Casual :: Respect Game or Expect Flames :: Nature Sounds
as reviewed by Steve 'Flash' Juon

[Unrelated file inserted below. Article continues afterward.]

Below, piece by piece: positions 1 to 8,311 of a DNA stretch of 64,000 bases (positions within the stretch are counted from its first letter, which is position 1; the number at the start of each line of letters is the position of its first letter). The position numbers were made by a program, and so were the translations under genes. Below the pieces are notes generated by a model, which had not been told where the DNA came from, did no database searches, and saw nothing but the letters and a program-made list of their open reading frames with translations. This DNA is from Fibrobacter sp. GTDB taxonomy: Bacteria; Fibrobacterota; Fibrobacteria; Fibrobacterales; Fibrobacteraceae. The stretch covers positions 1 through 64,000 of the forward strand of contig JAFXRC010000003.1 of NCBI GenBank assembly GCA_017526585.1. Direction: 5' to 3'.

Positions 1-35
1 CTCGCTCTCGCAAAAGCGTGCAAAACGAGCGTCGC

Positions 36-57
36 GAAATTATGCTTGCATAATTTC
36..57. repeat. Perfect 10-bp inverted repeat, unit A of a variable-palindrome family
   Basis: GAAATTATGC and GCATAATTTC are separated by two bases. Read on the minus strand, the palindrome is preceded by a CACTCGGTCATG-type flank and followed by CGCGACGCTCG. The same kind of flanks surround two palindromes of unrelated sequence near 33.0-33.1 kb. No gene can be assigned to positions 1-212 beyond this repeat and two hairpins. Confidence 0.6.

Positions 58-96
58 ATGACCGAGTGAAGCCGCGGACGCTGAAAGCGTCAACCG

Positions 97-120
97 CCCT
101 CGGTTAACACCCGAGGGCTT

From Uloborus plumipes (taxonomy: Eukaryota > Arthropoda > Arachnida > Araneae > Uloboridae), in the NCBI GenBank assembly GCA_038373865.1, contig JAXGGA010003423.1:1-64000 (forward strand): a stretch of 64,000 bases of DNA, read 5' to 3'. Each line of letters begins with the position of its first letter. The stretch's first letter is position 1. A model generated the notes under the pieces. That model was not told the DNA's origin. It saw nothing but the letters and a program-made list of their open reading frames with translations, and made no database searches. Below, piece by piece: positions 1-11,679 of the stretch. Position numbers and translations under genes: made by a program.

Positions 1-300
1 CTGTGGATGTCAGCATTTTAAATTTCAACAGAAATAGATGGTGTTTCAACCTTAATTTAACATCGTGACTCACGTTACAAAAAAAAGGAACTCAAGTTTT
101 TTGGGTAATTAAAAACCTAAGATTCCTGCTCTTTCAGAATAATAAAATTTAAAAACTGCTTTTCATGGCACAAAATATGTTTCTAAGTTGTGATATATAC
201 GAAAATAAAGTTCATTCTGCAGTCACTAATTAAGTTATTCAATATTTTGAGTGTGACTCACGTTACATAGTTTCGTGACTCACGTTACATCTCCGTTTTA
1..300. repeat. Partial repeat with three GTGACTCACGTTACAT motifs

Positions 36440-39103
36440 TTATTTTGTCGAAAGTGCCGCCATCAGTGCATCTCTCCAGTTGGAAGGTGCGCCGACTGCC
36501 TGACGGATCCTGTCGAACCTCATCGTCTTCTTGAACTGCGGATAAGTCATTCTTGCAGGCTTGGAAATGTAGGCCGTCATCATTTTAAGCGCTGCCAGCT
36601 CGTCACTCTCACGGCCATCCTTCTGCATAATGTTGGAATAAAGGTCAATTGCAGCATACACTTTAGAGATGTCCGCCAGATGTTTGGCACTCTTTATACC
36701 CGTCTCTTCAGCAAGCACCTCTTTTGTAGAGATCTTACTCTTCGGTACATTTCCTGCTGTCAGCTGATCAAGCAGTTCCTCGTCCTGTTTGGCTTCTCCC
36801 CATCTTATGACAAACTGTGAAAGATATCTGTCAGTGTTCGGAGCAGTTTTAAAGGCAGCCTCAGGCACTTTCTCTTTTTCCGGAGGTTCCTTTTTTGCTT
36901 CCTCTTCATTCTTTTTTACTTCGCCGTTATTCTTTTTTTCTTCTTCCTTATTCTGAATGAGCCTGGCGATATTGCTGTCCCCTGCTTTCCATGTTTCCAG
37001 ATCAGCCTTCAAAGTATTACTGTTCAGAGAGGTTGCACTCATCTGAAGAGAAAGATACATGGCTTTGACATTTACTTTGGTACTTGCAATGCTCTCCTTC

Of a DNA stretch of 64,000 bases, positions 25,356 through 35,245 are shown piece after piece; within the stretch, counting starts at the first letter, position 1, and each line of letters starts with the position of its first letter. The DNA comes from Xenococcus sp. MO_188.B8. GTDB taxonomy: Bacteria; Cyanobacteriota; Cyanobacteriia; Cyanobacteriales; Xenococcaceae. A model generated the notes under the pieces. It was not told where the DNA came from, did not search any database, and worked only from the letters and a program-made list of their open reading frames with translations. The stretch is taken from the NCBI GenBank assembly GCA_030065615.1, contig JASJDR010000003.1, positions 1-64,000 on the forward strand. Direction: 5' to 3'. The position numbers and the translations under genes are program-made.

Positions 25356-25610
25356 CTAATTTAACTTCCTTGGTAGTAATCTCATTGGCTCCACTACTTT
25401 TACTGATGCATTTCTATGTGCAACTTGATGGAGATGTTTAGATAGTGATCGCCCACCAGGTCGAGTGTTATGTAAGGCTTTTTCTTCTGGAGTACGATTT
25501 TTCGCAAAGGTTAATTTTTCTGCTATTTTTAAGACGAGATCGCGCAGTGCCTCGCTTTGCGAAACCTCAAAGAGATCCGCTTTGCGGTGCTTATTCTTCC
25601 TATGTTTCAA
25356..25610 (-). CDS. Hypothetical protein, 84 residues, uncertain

[Respect Game or Expect Flames]"Casual is hands down the hardest member of the Hieroglyphics crew to write reviews about. Certain members of the gang fall into different molds - Del is the avant garde experimentalist, Pep Love is the slept on underground emcee, Souls of Mischief are those kids who formed a cool group you figured would break up someday - and happily they never did. Casual remains an anomaly though because you can't pin him to anything. Is he a great lyricist? Sometimes. Is he the thuggish ruggish member of the group? Sometimes. Is he fearless about trying the unconventional? Sometimes. He's a little of a lot of different things, never all one thing. Producing legend J. Rawls tries to use that to his advantage in crafting "Respect Game or Expect Flames." Aside from the expectation that various Hieroglyphics members will make cameos, he's got a pretty much blank slate on which to paint. And yes the Hieros are in the mix right from the lead track "Reign" featuring Pep Love and the title track featuring Del, but aside from one song with the Souls later on the rest of the album is wide open. That's why Casual can flip the script with "La Danse Du Fessie," loosely paying homage to the African dance style of Mapouka. The song's name translates to "the dance of the behind," and almost every hip-hop fan should be familiar with a little booty shakin'.The best line in the song may be when Casual boldly proclaims "Ay J, just pause, we don't need a hook/if I just gash they ass, be a sweeter look." J heeds the advice and the track keeps rolling, and you quickly get lost in the rolling melody and clapping claves. Casual's swagger is easily one of his best traits as an emcee, one which well befits his big booming voice. He titles a song "Surely, I'm Right" as thought it was even a question - listening to the track proves otherwise. "I'm from the rap marathon defcon triple six paragon terrordome era" quips Casual, noting his generational gap but still sounding menacing in the process."